In addition to interdisciplinary interactions, research teams would benefit from interactions with decision makers to improve knowledge and understanding of the specific challenges they face Cash et al. The knowledge gained by these researchers needs to be integrated and synthesized in decision-support frameworks that actively involve and are accessible to decision makers e. Finally, a research enterprise that includes the development, testing, and implementation of improved risk assessment approaches and decision-support systems will enhance the capacity of decision makers in the coastal zone—as well as other sectors—to respond effectively to climate change.

They can also help to identify sectors, regions, resources, and populations that are particularly vulnerable to changes in climate considered in the context of changes in related human and environmental systems. Finally, scientific research can assist adaptation planning by helping to develop, assess, and improve actions that are taken to adapt, and by identifying barriers to adaptation and options to overcome those barriers.

Indeed, many of the chapters in Part II of the report identified vulnerability and adaptation analyses, developing the scientific capacity to perform such analyses, and developing and improving adaptation options as key research needs.


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Vulnerability and adaptation analyses can be performed in many contexts and have a wide range of uses. In general, vulnerability analyses assess exposure to and impacts from a disturbance, as well as sensitivity to these impacts and the capacity to reduce or adapt to the negative consequences of the disturbance. These analyses can then be used by decision makers to help decide where, how much, and in what ways to intervene in human or environmental systems to reduce vulnerability, enhance resilience, or improve efficient resource management Eakin et al.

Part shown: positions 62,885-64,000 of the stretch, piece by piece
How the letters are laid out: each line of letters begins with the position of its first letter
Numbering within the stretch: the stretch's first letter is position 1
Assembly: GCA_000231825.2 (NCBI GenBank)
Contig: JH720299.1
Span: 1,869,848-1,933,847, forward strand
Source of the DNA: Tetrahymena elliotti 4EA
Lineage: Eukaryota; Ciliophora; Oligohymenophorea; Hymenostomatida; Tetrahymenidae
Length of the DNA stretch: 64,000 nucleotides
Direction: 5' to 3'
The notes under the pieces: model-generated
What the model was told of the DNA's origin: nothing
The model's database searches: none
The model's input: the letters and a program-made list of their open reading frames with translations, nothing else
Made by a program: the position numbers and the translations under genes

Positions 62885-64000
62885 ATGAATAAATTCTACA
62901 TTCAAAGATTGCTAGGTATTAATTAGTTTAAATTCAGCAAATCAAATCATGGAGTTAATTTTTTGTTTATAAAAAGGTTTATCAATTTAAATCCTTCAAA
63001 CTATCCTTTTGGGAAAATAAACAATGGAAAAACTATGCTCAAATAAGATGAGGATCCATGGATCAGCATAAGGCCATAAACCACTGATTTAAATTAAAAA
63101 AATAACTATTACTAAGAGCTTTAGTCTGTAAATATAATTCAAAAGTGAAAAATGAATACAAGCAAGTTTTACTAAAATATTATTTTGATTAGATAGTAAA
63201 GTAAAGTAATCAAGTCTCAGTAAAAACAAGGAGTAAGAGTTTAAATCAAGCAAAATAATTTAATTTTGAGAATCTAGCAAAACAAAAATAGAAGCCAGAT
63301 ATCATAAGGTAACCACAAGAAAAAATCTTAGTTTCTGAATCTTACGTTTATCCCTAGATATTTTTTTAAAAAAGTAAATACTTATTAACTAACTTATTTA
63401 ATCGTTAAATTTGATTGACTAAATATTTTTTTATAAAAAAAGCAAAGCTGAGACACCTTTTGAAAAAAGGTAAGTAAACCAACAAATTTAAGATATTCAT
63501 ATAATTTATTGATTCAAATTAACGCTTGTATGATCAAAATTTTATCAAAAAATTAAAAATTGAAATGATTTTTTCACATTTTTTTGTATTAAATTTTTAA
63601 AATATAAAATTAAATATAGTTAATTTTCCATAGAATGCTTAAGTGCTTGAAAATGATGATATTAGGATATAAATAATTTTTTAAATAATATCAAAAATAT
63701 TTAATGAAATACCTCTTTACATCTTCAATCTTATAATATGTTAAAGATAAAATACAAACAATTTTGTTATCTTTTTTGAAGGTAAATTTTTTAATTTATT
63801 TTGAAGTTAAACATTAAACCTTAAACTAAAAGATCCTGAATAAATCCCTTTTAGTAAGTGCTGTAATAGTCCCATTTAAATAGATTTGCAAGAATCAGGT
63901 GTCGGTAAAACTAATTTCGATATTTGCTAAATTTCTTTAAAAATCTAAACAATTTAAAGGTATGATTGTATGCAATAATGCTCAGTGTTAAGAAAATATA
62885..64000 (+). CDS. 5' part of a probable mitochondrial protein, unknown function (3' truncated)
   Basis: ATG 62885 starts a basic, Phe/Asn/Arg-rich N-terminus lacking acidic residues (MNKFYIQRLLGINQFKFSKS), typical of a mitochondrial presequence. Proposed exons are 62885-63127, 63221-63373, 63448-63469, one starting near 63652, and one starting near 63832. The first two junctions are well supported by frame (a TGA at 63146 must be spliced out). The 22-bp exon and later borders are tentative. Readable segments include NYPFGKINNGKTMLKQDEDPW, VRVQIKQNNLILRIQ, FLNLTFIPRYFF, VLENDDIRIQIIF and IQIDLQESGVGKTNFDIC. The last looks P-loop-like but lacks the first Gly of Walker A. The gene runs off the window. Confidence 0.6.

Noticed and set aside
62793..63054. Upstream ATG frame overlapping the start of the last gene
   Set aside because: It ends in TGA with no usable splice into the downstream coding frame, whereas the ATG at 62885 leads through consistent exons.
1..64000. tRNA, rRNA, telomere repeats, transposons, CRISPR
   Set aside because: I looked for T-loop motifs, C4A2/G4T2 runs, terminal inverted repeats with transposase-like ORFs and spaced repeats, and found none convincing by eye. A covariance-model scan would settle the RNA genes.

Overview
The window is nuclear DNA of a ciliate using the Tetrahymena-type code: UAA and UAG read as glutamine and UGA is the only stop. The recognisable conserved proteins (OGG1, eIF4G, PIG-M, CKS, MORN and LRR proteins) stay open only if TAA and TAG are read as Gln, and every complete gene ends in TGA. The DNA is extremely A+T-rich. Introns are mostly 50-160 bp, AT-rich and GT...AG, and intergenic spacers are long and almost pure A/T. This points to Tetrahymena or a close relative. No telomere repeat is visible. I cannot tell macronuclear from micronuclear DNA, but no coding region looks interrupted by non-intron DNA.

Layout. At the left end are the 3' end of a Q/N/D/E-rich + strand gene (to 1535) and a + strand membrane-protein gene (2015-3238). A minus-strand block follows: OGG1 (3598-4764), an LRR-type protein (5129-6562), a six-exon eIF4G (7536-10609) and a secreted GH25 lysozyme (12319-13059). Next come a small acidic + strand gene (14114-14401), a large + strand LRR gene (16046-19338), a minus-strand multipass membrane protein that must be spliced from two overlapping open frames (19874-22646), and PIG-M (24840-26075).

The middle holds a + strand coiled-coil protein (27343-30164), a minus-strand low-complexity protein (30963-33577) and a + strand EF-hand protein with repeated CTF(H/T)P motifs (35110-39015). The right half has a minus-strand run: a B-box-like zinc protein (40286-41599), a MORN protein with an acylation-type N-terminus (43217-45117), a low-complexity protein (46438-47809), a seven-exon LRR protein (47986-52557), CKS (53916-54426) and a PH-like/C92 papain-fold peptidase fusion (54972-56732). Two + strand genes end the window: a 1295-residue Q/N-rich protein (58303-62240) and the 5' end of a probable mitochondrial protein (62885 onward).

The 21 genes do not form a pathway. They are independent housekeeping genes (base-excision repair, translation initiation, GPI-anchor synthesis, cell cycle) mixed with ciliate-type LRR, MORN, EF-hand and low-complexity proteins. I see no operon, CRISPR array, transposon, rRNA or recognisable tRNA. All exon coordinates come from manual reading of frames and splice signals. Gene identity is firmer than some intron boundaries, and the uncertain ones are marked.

The Hurricane Katrina disaster Box 4. As recognition has grown that vulnerability should be assessed in a wider context, attention has increasingly turned to integrated approaches focused on coupled human-environment systems. Such analyses consider both the natural characteristics and the human and social characteristics of a system, evaluate the consequences of climate change and other stresses acting on the integrated system, and explore the potential actions that could be taken to reduce the negative impacts of these consequences, including the trade-offs among efforts to reduce vulnerability, enhance resilience, or improve adaptive capacity see Figure 4.

Integrated approaches that allow the evaluation of the causal structure of vulnerabilities i.


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From left to right, the figure includes the stresses on the coupled system, the degree to which those stresses are felt by the system, and the conditions that shape the ability of the system to adapt. The Mississippi River, especially in and around New Orleans, has been intensively engineered to control flooding and provide improved access for ships to the port of New Orleans. In addition, the construction of channels and levees and other changes in the lower delta have affected vegetation, especially the health of cypress swamps.

Together, these changes in elevation and vegetation have weakened the capacity of the lower delta to serve as a buffer to storm surges from the Gulf of Mexico.

How Climate Scientists Predict the Future